Thanks to Sully, I now know — as much as there is to be known safely at least — what it must be like to be part of a incapacitated plane. Isn’t that why we go to films, after all? So, we can live the compelling lives of others… at least briefly.
Eastwood’s plain and to-the-point filmmaking style syncs perfectly with Hanks’s marvellously underplayed and understated characterisation. Hanks’s Sully hits just the right notes of fear, frustration, ambivalence and pride. He is no ordinary hero, but he is not extraordinary either – I’m just doing my job, he shrugs. That sounds a lot like Eastwood.
Clint Eastwood's Sully is not a perfect film, but it comes close to being a great one.
Audience Reviews for Sully
Hanks Delivers Another Performance for the Ages
Whenever Clint Eastwood decides to helm a new directorial venture, there is always something new to look forward to. Eastwood has directed movies in a long standing career that have covered various genres ranging from Crime (Mystic River), War(Flags Of Our Fathers, Letters From Iwo Jima), Western (Unforgiven), Romance (The Bridges of Madison County), Biopic (J. Edgar, American Sniper), Drama (Gran Torino, Million Dollar Baby), Sports (Invictus), Period Drama (Changeling). At the ripe old age of 86, he is back in business with yet another story that deserved to be told, inspired from a real life incident coined as "The Miracle on the Hudson". Sully is about Flight Pilot Captain Chesler "Sully" Sullenberger, and his miraculous "forced" water landing of the US Airways Flight 1549, bound for Charlotte from the La Guardia Airport in New York City, on the Hudson River, that led to the survival of all 155 people on board, crew members included. That Tom Hanks, one of the most decorated actor of our generation, plays Sully, is just the icing on the cake.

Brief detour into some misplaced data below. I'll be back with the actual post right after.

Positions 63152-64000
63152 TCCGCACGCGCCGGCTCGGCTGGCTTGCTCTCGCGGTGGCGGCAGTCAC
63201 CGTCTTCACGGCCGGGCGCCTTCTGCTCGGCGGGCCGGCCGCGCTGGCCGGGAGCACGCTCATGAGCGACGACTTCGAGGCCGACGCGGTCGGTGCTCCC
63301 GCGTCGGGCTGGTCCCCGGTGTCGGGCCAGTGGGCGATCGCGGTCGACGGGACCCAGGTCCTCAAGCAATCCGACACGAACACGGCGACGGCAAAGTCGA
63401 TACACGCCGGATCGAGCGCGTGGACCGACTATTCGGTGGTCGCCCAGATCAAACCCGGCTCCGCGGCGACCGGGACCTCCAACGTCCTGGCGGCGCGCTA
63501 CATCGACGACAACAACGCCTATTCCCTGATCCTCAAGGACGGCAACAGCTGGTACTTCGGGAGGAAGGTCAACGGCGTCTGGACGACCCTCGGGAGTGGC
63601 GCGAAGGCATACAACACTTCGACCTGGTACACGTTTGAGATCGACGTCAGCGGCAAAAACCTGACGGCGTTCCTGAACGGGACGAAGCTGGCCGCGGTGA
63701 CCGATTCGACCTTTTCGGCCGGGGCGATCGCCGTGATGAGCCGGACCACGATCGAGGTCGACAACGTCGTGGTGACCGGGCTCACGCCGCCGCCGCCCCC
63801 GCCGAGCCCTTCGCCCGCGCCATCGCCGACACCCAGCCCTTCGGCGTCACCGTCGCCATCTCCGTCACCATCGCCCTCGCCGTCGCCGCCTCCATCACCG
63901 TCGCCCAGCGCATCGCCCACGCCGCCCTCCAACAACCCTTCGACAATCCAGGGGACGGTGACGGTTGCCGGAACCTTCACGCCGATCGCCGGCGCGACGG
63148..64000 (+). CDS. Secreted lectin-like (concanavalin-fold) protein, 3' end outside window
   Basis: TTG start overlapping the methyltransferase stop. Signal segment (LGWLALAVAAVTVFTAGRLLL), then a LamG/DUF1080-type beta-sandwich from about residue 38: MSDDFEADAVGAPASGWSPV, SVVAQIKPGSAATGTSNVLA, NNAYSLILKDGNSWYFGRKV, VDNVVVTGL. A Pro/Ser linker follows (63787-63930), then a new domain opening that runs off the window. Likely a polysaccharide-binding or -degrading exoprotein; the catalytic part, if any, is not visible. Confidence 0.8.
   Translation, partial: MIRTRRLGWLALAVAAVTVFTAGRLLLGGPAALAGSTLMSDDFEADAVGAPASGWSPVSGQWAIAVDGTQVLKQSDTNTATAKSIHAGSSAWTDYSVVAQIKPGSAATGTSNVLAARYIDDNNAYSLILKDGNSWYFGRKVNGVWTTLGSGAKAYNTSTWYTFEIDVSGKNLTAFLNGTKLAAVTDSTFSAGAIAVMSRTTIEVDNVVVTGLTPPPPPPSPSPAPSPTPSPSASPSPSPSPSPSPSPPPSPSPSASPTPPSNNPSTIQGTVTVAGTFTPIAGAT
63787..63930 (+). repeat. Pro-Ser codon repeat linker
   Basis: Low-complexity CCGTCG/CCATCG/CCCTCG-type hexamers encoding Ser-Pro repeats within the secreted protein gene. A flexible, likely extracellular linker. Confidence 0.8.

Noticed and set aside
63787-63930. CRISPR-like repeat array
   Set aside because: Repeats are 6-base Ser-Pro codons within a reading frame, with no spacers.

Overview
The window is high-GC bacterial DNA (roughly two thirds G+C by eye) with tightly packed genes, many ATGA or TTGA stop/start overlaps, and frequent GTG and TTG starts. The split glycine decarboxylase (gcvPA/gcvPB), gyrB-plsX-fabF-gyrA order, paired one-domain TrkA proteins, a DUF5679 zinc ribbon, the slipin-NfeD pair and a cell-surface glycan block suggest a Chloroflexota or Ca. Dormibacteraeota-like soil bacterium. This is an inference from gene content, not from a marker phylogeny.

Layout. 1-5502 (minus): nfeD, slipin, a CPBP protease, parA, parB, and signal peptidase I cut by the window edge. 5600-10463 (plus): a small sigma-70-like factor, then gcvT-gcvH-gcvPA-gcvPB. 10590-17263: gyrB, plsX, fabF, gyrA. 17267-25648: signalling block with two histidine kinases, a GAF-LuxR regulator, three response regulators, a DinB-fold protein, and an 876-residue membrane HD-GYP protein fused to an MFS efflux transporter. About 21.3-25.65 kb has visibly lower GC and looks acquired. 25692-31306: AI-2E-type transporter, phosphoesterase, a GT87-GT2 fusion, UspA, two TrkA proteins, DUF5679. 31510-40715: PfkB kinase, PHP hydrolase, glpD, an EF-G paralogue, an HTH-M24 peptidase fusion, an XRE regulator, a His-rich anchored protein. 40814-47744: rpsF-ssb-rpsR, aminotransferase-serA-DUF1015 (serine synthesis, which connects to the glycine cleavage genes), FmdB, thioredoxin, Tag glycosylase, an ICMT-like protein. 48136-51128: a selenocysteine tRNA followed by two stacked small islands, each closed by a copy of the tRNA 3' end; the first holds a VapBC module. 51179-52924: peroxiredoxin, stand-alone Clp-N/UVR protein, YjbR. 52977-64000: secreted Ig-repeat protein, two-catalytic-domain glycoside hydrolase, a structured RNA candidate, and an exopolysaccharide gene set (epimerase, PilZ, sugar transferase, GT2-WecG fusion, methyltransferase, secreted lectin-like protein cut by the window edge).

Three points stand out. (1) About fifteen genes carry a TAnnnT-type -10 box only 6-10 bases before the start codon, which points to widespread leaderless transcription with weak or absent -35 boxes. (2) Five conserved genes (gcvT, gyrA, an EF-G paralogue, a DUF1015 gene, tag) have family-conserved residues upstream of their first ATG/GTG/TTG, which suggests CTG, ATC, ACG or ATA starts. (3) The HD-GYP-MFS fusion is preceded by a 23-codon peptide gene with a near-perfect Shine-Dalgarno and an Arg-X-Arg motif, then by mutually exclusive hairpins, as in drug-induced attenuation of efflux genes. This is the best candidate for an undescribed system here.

Sully and his First Officer, Jeffrey Skiles (played with immaculate charm and razor-sharp wit by Aaron Eckhart) are destined to be the Pilot and the Co-Pilot respectively, of the ill-fated US Airways Flight that took the world by storm on January 15th, 2009. As the plane embarks on its journey to Charlotte, it gets involved in a mid-air collission with a flock of Canada Geese, only to render its two engines dysfunctional as a result of damage conceded in the high-altitude impact. Sully, using his 40 years of in-flight experience, decides to do the unthinkable - land the plane into the frigid waters of the Hudson River. Just as the passengers travelling in the flight and the citizens of New York City hail Sully as a National Hero, the NTSB (National Transportation Safety Board) begins its detailed investigation into the incident, as it does for any civil aviation incident under its jurisdiction. The NTSB officials are of the opinion that Sully acted more out of his own whim and fancy, and had he adhered to standard procedure, he could have landed safely at La Guardia Airport without risking the life of every passenger and crew member onboard the flight. Did Sully have a viable and feasible option of landing back safely at the La Guardia Airport? Or if not, could he have landed the plane safely at the Teterboro Airport in New Jersey or at the Newark International Airport? Did the airplane have the necessary thrust to sustain altitude and have a safe landing at one of these airports despite the twin engine failure? The movie attempts to seek answers to these questions as part of the ongoing investigation even as we find Sully and Skiles burdened with the task of proving that the course of action initiated by them was the best chance that the 155 souls had of cheating imminent death.